SPARKLERS / Warm up activities

Listen to the rain

This is a great calm down activity and so simple to play
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ACTIVITY TYPE:

Why we love it

This activity combines important skills such as working as a group, applying concentration and one of the top five wellbeing techniques of ‘taking notice’.

Encouraging tamariki to take notice of even little things like the sounds around you, means they get to reflect on ‘experiences’ – even just the experience of being still. This in turn, is the beginning of mindfulness techniques – stopping – calming – resting – noticing.

Tikanga Tips

This activity will be familiar to many New Zealand Samoan and Māori tamariki because of the ways the sounds are made - cultural dance and haka highlight this. If you identify they're comfortable with this activity, you may like to ask them to take the lead, or lead an extension to this activity (creating their own, or teaching the class a traditional dance).

Kōrero

Explain that this is an activity where the group will create a sound-scape. Often sound-scapes are used on stage – think about how movies ‘set the scene’. The light changes and music or ‘sound’ often begins before an actor appears, or when something scary or exciting is about to happen. Lots can be determined just through the sound-scape.

Ask tamarki to think about the sounds of something that from the noise alone will determine what’s going on or whereabouts you are e.g.: The creak of a door or waves crashing.

Note sound-scapes don’t give us all the answers about a scene, but they give us really big clues especially in terms of location.

Let tamariki know too that there are sounds we can tune into that can help us relax – ask them what these sounds are for them.

Next, let them know they’re going to try and create a sound-scape using only their bodies and the floor. The soundscape they’re creating first will be the sound of the rain, and perhaps a rainstorm – what they hear when they’re safe inside and listening to all the sounds the weather is making.

Let tamariki know this relies on them not talking and creating the sound in other ways. The rainstorm soundscape will be created by the whole group.

What to do

Ask tamariki to create a circle, sitting on the ground. Some tamariki may need to find a spot where they can sit and feel comfortable outside of the circle. But for the best impact the circle will work best.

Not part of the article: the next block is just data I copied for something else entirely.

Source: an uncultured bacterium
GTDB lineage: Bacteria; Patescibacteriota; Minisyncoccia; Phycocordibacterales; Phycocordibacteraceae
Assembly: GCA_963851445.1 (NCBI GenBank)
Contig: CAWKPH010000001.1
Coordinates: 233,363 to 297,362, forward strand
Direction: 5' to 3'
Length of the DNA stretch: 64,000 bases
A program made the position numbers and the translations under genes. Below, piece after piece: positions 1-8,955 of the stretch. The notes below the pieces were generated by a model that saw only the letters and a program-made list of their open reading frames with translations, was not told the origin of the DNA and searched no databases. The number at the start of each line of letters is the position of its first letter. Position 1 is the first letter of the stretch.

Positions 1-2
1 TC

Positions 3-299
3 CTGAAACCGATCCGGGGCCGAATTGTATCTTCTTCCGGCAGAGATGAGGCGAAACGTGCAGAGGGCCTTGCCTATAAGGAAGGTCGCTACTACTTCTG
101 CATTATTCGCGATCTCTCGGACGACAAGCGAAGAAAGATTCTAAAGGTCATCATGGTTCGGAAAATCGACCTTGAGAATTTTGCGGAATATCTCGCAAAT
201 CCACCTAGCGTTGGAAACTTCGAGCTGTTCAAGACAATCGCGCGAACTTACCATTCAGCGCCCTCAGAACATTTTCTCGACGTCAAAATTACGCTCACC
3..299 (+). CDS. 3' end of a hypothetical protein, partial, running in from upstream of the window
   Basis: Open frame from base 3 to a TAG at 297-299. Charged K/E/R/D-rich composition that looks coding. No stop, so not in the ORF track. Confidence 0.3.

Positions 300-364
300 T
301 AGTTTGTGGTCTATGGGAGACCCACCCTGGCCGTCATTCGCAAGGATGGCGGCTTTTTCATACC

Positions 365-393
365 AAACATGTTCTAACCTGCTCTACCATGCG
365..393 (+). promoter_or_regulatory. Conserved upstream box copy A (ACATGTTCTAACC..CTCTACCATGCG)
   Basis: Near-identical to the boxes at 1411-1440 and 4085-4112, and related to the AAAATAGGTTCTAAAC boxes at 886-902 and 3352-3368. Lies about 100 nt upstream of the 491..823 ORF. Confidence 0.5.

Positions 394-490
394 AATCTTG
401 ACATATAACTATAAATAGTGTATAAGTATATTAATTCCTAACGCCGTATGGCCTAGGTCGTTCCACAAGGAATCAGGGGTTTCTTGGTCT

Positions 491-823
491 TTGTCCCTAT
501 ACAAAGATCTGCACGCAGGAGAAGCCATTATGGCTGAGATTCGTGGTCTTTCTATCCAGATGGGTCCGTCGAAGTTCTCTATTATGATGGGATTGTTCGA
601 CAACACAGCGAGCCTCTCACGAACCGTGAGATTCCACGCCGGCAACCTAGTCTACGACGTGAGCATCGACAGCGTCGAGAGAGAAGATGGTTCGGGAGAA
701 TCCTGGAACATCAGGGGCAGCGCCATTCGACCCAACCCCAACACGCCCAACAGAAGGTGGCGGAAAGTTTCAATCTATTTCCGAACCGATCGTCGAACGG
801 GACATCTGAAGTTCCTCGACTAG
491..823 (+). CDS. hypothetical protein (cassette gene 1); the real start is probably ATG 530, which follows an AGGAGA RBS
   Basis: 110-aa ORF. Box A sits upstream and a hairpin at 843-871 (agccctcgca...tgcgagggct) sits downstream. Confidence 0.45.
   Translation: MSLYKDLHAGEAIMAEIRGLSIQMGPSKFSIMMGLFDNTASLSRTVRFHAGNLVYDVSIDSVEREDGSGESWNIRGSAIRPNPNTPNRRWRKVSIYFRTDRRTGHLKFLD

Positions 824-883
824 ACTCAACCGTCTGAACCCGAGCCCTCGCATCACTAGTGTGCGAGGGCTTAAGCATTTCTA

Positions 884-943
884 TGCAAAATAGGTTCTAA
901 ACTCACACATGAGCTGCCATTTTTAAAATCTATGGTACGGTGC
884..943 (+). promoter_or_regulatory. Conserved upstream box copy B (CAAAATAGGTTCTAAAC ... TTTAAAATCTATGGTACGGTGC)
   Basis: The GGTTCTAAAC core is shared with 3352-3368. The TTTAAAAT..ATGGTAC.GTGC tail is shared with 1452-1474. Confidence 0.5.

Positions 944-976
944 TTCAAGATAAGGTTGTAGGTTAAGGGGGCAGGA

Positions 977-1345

If they need help to relax, you might ask them to breathe in slowly, to the count of four, deep down into their tummies, and out again. Do this several times.

Practice some of the sounds together, first as a group:

  • Tap one finger on your palm to create soft rain drops
  • Swipe palms together to create wind
  • Tap all 4 fingers on the palm of your hand for heavier rain or lightly click fingers.
  • Clapping will create louder rain or thunder
  • Slapping the backs of your thighs on the ground, or using your heels will create a louder thunder sound.

Let them know this is the crescendo, and they’ll need to peel the sounds back again to just the rain drops. Do this with them as a group asking them to follow your lead.

Then say you’re going to create a sound wave, with one person leading the way, and everyone following on from the person to their right. Once it reaches the leader again, they’ll change to a different sound.

Let tamariki know to concentrate on the person to their left rather than the leader. They create the sound after the person on their left does.

The leader should build the storm slowly – doing two rounds of quieter sounds (e.g. tapping, clicking, etc) before moving onto the louder noises (thunder). They will end by reversing the process, and taking the rainstorm back to silence.

Once the group have run through this, check what they noticed:

  • How are they feeling now the storm is over?
  • Did they feel they created a rainstorm sound scape?
  • What other noises could they use to make it more realistic? E.g. Standing and stomping feet, drumming on the floor. If you want to energise the group, you could ask tamariki to stand, and run on the spot lightly (used in Taiaha to represent the rain, with ti patapata - ‘raising of the dust and forming the rain’).

What Next?

Give the group five minutes to come up with a new soundscape. You could try:

  • The beach
  • The wind through the trees – possibly including this whakatauki : Hokia ki ngā maunga kia purea e ngā hau a Tawhirimatea (return to your mountain and be cleansed by the winds of Tawhirimatea).
  • A port
  • A mall
  • A sand storm
  • A horse stampede (include chest beats)

Ask NZ Samoan tamariki if they would like to take the lead teaching traditional dance movements or use any of these clips to help:

Try creating a soundscape you can incorporate into your next school play, or orchestrate a soundscape at your next assembly using the whole school!

We love ‘Africa’ performed at our very own Christchurch Music Festival!

A kiwi take on 'Africa'

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